Useful Jupyter Notebook Shortcuts
One thing I have been obsessed with since starting to learn Python in Jupyter Notebooks has been watching how people type and move their cursors around with ease. I am not a great typer in the first place, but once you start to learn how to code, it gets even slower. You are using different symbols, that you would never use all the time like “_” for example. After you have been practicing for a while, like anything, it becomes second nature. But there are some very useful shortcuts and skills you can learn to make navigating a Jupyter Notebook much easier and faster.
There are a couple of different modes that we have to discuss briefly before getting into the short cuts themselves. The two different modes are called “Command” and “Edit”. The first mode “Command” is for moving around the notebook without editing the text inside of the cells. You can add cells, delete cells and merge cells etc. The second mode is “Edit”, which allows you to edit the code inside the cells and write functions etc. You start in “Command” mode as you navigate around the notebook. To enter “Edit” mode, you hit the return button on your highlighted cell or click inside the cell with your mouse. To know you have entered the cell or “Edit” mode, you will see the cursor blinking inside the desired cell.
Now that we have discussed the two different modes, let’s talk about the hot keys or short cuts. My newest short cut I learned while researching this topic is the H key. While in “Command” mode, if you hit just the H key, it will bring up a window below with all the shortcuts.
Now please understand these commands above are for Mac. The commands are going to be slightly different if you are using Windows. I want to discuss some useful tips that aren’t on the list above. These aren’t necessarily shortcuts or hotkeys, but useful tips to make life easier and more efficient. This first trick is one of the coolest I have seen thus far. Let’s say you have two functions or lines you want to change something on simultaneously. A good example would be a couple of nested for loops. Let’s say you want to type the sum() function infront of both lines of code at the sametime. You can click in the first position then hold down the command key and click in the second position. Then you can write “sum()” in both positions at the sametime!
The next two tricks go together nicely. You will learn once you start coding that it is much quicker to use the keyboard to get around instead of using the mouse like we are primarily used to these days. If you hold command and press the right arrow or left arrow it will move your cursor from the beginning of a line or to the end. This helps you move around very quickly without having to reach over and use your mouse. If you hold command, shift and use the arrow keys, it will move you to the beginning or end of a sentence while highlighting it. This is helpful if you want to delete part of a sentence or code block. The last tip is for writing functions or methods and understanding what each different parameter does. If you write out a function or method, for example “df.dropna(inplace=True)”, you can put your cursor inside the first space of the parentheses. If you hit shift and tab at the same time it opens a window that explains what all the parameters of the function or method can be tailored to do with additional input. See below the example of the window that appears for the “.drop()” method.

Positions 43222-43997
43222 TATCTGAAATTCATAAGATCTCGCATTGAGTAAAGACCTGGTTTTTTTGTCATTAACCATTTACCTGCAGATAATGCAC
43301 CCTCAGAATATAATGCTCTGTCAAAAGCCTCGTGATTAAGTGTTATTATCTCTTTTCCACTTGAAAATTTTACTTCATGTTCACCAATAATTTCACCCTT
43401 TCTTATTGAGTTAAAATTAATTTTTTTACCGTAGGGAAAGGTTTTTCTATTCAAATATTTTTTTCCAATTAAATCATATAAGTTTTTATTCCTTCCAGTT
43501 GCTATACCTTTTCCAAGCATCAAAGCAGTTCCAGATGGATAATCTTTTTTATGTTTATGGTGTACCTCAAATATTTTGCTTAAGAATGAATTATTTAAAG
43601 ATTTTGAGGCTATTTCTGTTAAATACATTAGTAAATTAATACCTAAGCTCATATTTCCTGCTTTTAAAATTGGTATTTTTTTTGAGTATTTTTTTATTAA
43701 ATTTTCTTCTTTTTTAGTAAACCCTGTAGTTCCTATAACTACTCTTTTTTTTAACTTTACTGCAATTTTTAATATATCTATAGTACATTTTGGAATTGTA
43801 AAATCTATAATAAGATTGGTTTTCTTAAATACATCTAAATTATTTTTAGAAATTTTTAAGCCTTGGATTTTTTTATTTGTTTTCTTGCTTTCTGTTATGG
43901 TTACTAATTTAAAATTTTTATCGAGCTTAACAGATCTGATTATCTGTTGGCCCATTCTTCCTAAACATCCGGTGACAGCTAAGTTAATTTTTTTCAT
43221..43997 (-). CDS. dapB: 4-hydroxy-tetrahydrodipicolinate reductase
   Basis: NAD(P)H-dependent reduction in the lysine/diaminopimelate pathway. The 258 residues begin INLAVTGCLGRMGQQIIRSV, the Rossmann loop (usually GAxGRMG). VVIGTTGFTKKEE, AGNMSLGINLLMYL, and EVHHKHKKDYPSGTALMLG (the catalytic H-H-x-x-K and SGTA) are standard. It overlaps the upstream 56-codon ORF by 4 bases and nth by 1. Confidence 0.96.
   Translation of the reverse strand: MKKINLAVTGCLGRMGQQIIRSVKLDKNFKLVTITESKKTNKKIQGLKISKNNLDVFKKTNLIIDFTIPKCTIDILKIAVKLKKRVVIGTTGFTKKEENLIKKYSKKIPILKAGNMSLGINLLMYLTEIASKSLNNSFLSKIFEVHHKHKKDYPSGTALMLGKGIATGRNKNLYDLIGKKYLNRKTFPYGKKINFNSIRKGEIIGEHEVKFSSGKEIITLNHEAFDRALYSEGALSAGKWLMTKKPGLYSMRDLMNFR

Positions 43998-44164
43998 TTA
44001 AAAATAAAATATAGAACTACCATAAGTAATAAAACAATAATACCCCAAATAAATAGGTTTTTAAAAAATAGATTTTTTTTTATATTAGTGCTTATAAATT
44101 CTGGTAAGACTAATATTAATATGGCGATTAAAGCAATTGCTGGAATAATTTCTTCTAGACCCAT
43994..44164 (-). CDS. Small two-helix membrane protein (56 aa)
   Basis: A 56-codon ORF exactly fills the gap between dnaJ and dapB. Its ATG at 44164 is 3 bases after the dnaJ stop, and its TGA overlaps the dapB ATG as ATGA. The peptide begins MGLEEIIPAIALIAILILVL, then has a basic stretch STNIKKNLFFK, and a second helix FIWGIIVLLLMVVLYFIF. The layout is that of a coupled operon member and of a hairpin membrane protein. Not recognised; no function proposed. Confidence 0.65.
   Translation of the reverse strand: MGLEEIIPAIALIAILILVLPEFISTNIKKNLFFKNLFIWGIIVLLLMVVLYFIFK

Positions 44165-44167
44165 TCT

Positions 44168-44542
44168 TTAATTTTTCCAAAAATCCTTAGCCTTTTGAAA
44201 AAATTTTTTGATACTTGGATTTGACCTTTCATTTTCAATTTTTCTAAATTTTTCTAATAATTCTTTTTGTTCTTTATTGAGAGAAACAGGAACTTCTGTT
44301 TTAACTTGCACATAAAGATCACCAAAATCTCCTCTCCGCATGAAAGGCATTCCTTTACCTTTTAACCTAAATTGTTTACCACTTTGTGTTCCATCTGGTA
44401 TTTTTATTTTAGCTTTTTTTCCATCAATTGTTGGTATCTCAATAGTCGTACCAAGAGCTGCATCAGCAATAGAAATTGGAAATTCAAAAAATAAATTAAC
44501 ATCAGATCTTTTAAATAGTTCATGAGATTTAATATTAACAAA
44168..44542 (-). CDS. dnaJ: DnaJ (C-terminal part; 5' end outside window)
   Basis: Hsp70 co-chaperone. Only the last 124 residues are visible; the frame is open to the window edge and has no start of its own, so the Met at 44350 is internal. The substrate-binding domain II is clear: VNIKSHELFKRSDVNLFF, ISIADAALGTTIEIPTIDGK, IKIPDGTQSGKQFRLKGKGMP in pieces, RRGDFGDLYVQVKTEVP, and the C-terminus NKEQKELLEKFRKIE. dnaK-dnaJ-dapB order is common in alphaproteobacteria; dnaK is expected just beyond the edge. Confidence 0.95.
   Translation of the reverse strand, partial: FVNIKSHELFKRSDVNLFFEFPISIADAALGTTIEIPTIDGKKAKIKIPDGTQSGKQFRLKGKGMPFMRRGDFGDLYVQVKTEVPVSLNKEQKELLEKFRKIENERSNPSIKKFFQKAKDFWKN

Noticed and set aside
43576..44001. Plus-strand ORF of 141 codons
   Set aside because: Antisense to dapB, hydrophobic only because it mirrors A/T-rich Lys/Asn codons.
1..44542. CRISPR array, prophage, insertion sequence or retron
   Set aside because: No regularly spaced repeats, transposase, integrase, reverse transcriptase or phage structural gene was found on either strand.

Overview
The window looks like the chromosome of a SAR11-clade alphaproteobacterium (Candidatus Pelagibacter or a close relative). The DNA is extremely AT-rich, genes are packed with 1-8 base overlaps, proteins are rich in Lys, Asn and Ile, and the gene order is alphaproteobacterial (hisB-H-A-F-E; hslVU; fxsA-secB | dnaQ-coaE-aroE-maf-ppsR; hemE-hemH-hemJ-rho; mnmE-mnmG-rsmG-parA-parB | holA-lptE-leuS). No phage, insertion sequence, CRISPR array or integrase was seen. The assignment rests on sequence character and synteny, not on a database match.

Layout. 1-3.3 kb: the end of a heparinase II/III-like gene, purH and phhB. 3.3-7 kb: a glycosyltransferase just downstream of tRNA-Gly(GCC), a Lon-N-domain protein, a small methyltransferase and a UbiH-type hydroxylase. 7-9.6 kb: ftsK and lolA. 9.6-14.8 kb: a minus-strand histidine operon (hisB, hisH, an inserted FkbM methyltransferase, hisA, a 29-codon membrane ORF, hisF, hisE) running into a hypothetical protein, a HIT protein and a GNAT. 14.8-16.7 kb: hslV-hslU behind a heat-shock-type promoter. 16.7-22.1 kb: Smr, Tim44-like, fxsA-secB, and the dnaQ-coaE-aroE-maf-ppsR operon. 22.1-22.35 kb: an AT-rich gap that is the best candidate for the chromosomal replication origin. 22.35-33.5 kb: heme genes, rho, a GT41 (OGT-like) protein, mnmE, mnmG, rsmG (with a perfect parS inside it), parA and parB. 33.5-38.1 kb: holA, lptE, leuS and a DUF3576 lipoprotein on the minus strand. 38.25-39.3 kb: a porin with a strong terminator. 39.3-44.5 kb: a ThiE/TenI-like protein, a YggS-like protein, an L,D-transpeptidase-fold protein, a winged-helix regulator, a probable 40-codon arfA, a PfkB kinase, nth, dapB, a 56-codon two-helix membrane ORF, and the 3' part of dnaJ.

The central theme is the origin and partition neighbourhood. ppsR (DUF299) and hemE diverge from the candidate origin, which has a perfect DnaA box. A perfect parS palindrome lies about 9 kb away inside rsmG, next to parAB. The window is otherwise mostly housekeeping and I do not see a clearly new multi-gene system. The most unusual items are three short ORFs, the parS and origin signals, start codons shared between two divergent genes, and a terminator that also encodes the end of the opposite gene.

Signature: heart.dropna(axis=0, how=’any’, thresh=None, subset=None, inplace=False)
Remove missing values.
The final tip is a general shortcut for any window you have open, be that an internet browser of Jupyter Notebook. If you hit command and F the mac will open a small search bar in the top right corner of the screen where you can enter your search parameters. Once you enter a word or number you are looking for, you can hit the up and down arrows to scroll through where each instance of the word is located on the program or page you are looking at. You can very quickly find words etc. Imagine you are looking for a certain word in a ten page single spaced word document. This can save you lots of time! See below for what the search bar looks like!
I hope you all find these tricks of the trade helpful. If I had something like this to reference when I first started out, it would have saved me a lot of time and frustration! Happy coding!